Can your boss fire you for expressing your views on social policy, participating in a political party, or donating money to an unpopular political cause? Polls indicate that many Americans believe the answer is no. After all, the right to free speech is among our most deeply ingrained civic values. We repeat, and cherish, the aphorism: “I can say what I like. It’s a free country.”
In reality, however, American employees’ free speech rights may be more accurately summarized by this paraphrase of a 1891 statement by Oliver Wendell Holmes, Jr.: “A employee may have a constitutional right to talk politics, but he has no constitutional right to be employed.” In other words: to keep your job, you often can’t say what you like.
Lynne Gobbell knows this firsthand. She drew media attention in 2004 when her employer, a vocal Bush supporter, fired her from her insulation-packing job because he disapproved of the John Kerry bumper sticker on her car. Similarly, Michael Italie lost his job as a machine operator because he appeared on a local radio program in which he discussed his socialist views and his wildly impractical bid for Miami mayor on the Socialist Workers Party ticket. Even more bizarrely, Tim Torkildson, an instructor at an English-language school, lost his job in 2014 when his boss mistakenly concluded that a blog post he wrote to explain homophones (words that sound alike but are spelled differently) would associate the school with “the gay agenda.”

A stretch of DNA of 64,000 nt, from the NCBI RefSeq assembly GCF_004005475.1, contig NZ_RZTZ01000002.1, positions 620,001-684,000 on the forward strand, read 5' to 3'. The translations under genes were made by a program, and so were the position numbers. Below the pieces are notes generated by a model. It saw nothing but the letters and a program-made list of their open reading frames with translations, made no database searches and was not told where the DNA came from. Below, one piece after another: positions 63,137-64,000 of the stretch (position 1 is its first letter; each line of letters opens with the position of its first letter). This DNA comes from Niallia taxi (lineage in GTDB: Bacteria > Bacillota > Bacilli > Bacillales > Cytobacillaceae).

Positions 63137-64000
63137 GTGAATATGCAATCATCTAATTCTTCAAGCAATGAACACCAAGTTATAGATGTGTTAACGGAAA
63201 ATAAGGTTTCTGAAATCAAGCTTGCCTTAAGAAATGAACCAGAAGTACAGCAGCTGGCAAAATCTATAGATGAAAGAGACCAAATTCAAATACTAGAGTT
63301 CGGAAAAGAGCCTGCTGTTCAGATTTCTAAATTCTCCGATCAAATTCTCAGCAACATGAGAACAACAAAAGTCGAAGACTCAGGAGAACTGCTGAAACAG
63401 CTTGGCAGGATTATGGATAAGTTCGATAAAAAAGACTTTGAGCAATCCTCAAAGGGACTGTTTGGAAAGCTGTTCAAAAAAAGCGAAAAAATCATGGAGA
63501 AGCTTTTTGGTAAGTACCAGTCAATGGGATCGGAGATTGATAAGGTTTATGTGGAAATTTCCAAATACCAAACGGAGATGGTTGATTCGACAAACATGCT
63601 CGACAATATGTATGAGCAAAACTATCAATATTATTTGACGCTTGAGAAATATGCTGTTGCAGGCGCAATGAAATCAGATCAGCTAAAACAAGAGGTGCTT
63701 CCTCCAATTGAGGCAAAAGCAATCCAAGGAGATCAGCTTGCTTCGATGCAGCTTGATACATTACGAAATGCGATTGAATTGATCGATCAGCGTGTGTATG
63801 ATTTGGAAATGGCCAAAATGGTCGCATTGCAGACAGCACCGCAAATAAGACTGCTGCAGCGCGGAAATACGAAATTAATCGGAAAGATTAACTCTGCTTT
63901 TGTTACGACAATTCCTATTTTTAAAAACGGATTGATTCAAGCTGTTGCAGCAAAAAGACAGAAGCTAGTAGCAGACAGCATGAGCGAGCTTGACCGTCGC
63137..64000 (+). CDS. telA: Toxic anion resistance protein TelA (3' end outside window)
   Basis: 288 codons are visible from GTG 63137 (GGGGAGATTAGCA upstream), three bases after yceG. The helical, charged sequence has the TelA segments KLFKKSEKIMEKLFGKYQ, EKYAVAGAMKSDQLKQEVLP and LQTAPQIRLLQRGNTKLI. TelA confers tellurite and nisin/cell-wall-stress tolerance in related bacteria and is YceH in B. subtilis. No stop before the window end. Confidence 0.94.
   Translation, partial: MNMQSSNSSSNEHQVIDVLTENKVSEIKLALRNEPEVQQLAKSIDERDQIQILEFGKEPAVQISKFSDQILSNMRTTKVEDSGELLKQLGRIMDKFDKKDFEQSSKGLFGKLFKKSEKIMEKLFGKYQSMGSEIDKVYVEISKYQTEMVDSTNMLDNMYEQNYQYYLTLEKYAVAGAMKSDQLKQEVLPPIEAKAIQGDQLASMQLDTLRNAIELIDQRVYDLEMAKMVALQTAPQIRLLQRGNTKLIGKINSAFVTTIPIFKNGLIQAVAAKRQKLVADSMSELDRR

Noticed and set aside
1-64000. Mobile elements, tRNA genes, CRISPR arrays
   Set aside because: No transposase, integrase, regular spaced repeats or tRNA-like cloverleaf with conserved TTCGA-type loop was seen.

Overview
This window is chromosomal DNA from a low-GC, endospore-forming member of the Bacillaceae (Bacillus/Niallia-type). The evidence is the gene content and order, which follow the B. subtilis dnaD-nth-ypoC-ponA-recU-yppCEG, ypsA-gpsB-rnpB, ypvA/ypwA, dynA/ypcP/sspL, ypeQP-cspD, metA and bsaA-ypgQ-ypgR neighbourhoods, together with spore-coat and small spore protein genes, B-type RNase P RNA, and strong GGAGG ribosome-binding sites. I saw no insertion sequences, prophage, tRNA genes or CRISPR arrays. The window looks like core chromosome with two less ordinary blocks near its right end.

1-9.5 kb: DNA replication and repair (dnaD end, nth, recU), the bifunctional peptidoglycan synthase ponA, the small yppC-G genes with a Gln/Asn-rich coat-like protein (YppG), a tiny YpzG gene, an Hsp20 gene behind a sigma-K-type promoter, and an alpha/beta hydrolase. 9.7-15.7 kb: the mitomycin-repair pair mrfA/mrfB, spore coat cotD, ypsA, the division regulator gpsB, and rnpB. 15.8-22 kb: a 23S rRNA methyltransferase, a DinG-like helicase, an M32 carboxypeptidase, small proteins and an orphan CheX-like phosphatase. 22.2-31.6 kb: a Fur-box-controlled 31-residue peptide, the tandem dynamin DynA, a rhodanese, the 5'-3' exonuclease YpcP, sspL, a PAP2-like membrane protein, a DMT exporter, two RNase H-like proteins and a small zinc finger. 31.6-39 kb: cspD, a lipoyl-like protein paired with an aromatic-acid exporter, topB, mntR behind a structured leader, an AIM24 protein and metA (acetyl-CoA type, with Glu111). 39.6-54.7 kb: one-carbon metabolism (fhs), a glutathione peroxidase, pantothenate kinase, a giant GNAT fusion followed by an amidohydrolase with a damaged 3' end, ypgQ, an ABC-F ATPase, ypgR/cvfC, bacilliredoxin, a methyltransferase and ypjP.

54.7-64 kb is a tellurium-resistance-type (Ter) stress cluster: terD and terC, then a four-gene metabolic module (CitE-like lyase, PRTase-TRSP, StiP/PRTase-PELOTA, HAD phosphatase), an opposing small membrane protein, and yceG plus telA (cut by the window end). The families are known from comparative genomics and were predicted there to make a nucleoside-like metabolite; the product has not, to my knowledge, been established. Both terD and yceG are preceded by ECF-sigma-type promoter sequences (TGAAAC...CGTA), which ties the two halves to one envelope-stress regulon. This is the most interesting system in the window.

Although these examples are extreme, they reflect the broad power many employers possess to terminate employees for speaking their minds. In each of these situations, the termination occurred in a jurisdiction where the employer’s action was legal.
If this use of economic power to punish speech sounds un-American, remember that the First Amendment limits only the government’s ability to suppress speech. It provides that “Congress shall make no law . . . abridging the freedom of speech.” Courts have extended this prohibition to all federal, state, and local government officials but have consistently emphasized that the First Amendment’s strictures do not apply to private-sector employers. Accordingly, the only people who enjoy First Amendment protection vis-à-vis their employers are people employed by the government.